Jewish World Review Dec. 8, 2003 / 13 Kislev, 5764

Martin Halstuk

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Court struggles with privacy issue in Vincent Foster suicide case | (KRT) Ever since White House deputy counsel Vincent Foster, a close friend of Bill and Hillary Clinton, was found dead by gunshot in a Washington-area park a decade ago, some on the political right have claimed foul play.

Several official investigations concluded that Foster committed suicide. Still, one of the murder theorists sued to obtain the death scene and autopsy photos in order to conduct an independent investigation. Foster's family and the government, meanwhile, counter-sued to block disclosure of some of the photos on ground their release would invade the family's privacy.

This week (Dec. 3) the U.S. Supreme Court heard arguments in this legal fight, which is shaping up to become a landmark Freedom of Information Act case. For the first time, the high court is considering whether surviving family members can claim a right of privacy to block disclosure of government records on someone who has died. The FOIA statue includes two privacy exemptions the government may use to justify withholding records. However, these privacy rights historically have applied to the person whose records are sought - not to family members. The court decision is expected next year.

It is hard not to have sympathy for Foster's family. The gruesome pictures will likely end up on the Internet and be exploited by some in the media. However, to side with the family would be to miss the overarching issue and what is really at stake - the possibility of a dangerous precedent the government can exploit so it can cloak future law enforcement activities in secrecy.

The Foster case came before the Supreme Court by way of the California federal courts after a lawyer, Allan J. Favish, sued the Office of the Independent Counsel in 1997 to obtain the photos under the Freedom of Information Act. The government eventually released dozens of Foster investigation pictures but withheld 10. The Court of Appeals for the 9th Circuit ordered the release of four of the 10 contested photos, but said the government can withhold the others, which judges found "graphic, explicit and extremely upsetting."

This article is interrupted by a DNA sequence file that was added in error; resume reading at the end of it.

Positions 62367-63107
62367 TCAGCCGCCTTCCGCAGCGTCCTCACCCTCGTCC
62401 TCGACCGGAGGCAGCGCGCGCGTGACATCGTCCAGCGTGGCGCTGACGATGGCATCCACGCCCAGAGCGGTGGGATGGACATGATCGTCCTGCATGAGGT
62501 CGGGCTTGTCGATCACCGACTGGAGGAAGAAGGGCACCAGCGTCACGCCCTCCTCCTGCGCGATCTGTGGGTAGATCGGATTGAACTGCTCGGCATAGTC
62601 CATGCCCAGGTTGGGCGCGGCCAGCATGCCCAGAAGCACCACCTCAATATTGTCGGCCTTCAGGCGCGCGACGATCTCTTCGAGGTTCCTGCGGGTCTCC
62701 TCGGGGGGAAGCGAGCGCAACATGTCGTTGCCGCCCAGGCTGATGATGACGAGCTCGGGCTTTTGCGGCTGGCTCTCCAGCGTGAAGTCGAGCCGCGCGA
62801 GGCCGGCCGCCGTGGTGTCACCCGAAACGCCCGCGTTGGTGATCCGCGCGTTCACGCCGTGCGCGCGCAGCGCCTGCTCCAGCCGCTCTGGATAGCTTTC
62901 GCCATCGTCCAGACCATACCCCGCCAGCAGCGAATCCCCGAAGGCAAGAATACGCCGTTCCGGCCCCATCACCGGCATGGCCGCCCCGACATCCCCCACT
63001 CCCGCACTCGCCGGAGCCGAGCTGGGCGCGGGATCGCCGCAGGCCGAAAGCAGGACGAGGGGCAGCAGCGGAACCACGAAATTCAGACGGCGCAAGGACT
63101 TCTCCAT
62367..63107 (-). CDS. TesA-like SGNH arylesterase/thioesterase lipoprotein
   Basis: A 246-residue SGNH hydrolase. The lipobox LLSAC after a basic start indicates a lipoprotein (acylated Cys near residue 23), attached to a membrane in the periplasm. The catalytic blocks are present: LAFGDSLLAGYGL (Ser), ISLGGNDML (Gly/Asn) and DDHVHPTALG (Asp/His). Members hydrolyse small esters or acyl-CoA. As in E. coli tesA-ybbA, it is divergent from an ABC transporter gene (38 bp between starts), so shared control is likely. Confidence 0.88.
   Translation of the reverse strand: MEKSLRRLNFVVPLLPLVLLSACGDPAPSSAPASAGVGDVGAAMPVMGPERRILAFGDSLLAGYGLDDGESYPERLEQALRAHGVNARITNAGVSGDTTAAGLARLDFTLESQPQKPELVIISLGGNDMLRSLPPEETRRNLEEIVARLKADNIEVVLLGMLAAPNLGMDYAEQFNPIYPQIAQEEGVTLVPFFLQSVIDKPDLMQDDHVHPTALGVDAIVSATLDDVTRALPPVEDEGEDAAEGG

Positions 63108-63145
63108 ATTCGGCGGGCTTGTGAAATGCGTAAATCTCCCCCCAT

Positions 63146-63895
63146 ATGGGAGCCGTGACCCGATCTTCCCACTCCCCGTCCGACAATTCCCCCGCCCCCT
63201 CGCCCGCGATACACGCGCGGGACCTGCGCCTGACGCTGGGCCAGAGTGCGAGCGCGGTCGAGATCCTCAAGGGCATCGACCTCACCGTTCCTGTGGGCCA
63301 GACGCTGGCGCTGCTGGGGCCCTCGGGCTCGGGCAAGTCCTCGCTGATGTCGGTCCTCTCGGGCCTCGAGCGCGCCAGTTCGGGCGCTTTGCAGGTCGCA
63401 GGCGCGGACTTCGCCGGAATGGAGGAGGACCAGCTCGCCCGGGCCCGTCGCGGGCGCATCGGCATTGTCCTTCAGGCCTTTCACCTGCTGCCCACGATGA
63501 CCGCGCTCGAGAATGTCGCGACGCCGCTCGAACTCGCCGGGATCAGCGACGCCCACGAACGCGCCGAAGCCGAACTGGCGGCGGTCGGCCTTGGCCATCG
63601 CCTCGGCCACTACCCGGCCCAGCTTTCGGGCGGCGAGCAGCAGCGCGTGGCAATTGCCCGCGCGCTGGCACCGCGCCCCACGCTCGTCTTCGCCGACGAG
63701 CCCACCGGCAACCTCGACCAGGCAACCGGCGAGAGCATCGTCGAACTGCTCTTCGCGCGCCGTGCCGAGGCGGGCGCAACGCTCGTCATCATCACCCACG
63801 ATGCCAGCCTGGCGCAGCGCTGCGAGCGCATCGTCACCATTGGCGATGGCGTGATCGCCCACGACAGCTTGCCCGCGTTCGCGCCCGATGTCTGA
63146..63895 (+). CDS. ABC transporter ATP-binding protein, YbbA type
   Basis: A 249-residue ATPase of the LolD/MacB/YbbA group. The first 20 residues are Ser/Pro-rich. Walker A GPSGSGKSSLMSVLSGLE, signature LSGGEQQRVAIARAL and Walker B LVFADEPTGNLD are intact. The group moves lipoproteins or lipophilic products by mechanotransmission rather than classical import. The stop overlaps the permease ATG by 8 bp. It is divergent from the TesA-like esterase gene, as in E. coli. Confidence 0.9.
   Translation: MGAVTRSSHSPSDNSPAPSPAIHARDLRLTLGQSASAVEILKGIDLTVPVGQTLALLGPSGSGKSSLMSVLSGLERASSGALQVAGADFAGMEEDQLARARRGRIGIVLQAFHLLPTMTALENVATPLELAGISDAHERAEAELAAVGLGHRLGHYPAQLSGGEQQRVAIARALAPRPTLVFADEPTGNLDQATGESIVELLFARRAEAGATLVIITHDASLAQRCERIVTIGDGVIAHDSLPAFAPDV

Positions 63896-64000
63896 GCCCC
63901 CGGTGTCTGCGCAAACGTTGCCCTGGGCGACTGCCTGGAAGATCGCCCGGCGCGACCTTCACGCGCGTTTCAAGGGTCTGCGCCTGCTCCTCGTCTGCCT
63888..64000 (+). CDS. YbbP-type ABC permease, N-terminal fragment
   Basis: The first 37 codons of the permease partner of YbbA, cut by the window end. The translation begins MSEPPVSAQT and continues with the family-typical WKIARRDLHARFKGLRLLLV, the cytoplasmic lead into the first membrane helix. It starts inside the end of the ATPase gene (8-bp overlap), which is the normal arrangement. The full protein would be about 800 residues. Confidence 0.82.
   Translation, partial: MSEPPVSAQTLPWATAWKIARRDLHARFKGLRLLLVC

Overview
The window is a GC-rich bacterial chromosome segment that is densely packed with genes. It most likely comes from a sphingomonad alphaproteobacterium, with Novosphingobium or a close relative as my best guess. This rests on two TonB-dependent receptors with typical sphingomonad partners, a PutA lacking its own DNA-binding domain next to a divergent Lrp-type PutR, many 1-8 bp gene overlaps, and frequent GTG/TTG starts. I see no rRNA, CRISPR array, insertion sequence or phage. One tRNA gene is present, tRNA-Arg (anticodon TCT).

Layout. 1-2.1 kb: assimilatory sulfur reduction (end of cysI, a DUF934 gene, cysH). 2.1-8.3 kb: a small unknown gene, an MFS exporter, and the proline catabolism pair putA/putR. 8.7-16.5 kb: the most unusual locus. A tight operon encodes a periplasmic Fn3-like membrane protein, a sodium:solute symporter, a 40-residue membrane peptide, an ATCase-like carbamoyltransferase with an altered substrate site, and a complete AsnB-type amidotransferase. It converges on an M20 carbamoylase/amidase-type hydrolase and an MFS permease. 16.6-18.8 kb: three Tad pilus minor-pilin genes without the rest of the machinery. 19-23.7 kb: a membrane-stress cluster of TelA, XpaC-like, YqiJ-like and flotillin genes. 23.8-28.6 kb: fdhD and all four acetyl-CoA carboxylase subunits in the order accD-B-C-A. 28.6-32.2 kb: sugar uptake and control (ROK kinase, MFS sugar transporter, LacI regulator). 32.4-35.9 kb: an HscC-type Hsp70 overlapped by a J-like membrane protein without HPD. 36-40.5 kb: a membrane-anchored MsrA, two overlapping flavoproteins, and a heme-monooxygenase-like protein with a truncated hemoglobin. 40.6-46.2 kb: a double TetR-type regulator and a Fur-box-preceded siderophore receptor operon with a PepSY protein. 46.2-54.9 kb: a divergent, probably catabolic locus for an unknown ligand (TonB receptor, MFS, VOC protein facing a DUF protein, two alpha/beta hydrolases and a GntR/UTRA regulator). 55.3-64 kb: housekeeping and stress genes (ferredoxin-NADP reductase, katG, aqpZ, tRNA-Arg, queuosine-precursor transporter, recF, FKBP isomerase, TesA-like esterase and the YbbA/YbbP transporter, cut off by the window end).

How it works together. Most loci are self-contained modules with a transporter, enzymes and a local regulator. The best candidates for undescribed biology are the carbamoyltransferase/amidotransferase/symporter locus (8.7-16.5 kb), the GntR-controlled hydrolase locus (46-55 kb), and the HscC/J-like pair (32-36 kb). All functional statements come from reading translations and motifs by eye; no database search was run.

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Judges seemed swayed by Foster's sister, Sheila Anthony, who said releasing the photos "would set off another round of intense scrutiny by the media," and unsavory news coverage. Favish appealed to the Supreme Court to obtain the withheld photos. Meanwhile, the Independent Counsel wants the court to block the release of all 10.

The court's concerns for privacy were echoed during oral arguments this past week when Justice Stephen G. Breyer observed that respect for the dead and respect for survivors are not only traditions but also hallmarks of civilization. He openly speculated that release would "grossly invade the privacy of the family."

If the Office of the Independent Counsel prevails, it would mean a significant expansion of the privacy exemptions and further erosion of the rights of the public to examine government records. Already, the privacy exemptions account for more rejected FOIA requests than any of the law's other exemptions, of which there are nine in all. Also, in nearly four decades, the Supreme Court has heard seven suits on the FOIA's privacy exemptions, and it has ruled in favor of disclosure only once.

A similar case came up in 1990, when a District of Columbia federal court said privacy rights of family members were grounds to reject a New York Times request for an audiotape of the last conversations of the Challenger crew before their shuttle exploded in 1986. The government did release transcripts of the conversations. However, the Supreme Court never heard the Challenger case because the New York Times, apparently satisfied with the transcripts, did not appeal. This means the precedent set by the D.C. federal court is strictly limited and applies only to the District of Columbia.

A Supreme Court decision in the Foster case would apply to FOIA requests in all the nation's courts, creating a blanket survivor privacy-exemption. There is another important difference between the two cases: The Challenger case was decided before the Internet profoundly shook the media and legal worlds.

In fact, some Supreme Court justices acknowledged the powerful impact of the Internet on privacy during the hearing. It may be that justices decided to hear this case precisely because they want to tailor privacy law to fit the digital age.

That would be wrong. The issue is not simply the release of the grim photos to conspiracy theorists and the resulting real harm Foster's family probably would suffer. Rather, it is about whether the court should enable the government to operate behind closed doors in ever greater secrecy.

Martin E. Halstuk teaches media law in the College of Communications at Pennsylvania State University. He is a senior fellow at the Pennsylvania Center for the First Amendment. Comment by clicking here.


© 2003, Martin E. Halstuk